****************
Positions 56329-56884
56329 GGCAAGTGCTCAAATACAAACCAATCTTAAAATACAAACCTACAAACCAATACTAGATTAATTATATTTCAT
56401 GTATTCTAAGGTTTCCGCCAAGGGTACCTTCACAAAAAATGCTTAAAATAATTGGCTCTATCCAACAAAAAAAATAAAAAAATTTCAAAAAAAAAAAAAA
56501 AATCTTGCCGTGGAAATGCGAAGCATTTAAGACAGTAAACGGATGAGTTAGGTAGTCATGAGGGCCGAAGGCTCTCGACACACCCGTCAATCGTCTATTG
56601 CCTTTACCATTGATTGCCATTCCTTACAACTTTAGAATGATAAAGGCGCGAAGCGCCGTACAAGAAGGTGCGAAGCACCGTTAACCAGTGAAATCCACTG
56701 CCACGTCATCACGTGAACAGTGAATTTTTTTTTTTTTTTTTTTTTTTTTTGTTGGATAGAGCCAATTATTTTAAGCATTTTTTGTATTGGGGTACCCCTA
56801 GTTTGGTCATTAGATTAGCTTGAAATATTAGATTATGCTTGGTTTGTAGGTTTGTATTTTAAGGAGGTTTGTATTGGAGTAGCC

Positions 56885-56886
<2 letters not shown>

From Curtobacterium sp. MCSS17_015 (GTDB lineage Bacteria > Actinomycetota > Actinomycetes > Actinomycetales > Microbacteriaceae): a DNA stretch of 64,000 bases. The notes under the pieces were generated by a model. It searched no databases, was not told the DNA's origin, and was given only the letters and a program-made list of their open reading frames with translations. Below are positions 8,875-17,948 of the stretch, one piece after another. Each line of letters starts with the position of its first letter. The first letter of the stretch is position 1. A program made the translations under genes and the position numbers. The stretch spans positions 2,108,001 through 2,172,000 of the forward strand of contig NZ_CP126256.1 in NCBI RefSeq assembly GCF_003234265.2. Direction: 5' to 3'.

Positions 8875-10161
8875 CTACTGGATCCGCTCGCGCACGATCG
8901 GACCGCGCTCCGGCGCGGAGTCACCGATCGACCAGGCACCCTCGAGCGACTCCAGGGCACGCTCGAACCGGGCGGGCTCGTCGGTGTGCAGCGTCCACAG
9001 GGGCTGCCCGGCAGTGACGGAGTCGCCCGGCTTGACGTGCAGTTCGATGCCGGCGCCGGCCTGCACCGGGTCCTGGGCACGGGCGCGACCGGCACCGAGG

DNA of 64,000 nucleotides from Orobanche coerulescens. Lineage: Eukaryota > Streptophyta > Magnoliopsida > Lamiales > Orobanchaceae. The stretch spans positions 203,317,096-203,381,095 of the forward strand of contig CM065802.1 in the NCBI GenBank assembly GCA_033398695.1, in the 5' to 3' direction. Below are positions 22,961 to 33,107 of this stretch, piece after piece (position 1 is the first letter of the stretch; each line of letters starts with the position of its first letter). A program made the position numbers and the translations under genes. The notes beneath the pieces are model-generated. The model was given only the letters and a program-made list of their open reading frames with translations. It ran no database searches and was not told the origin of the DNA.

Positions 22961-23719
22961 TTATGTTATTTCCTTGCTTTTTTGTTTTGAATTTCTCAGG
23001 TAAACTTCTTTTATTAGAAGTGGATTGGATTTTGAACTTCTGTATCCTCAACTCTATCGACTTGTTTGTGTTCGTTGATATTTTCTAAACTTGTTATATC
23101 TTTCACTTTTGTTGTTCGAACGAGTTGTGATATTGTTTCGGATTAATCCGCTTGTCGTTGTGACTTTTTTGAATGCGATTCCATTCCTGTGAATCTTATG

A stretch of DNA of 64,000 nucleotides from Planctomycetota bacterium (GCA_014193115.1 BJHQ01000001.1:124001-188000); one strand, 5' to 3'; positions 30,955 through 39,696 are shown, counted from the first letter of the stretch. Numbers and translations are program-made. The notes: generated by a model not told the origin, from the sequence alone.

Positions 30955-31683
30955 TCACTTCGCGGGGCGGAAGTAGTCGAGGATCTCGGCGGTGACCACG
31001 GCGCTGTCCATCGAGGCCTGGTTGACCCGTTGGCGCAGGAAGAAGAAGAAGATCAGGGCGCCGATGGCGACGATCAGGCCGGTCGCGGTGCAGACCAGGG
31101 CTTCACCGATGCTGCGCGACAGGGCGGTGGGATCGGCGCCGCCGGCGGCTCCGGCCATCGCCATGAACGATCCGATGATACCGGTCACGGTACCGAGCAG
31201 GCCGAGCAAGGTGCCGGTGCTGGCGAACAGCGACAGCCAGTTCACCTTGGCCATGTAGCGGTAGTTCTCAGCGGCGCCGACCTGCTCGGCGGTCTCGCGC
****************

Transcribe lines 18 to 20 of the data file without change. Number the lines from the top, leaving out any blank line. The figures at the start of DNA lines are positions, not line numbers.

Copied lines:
23001 TAAACTTCTTTTATTAGAAGTGGATTGGATTTTGAACTTCTGTATCCTCAACTCTATCGACTTGTTTGTGTTCGTTGATATTTTCTAAACTTGTTATATC
23101 TTTCACTTTTGTTGTTCGAACGAGTTGTGATATTGTTTCGGATTAATCCGCTTGTCGTTGTGACTTTTTTGAATGCGATTCCATTCCTGTGAATCTTATG

A stretch of DNA of 64,000 nucleotides from Planctomycetota bacterium (GCA_014193115.1 BJHQ01000001.1:124001-188000); one strand, 5' to 3'; positions 30,955 through 39,696 are shown, counted from the first letter of the stretch. Numbers and translations are program-made. The notes: generated by a model not told the origin, from the sequence alone.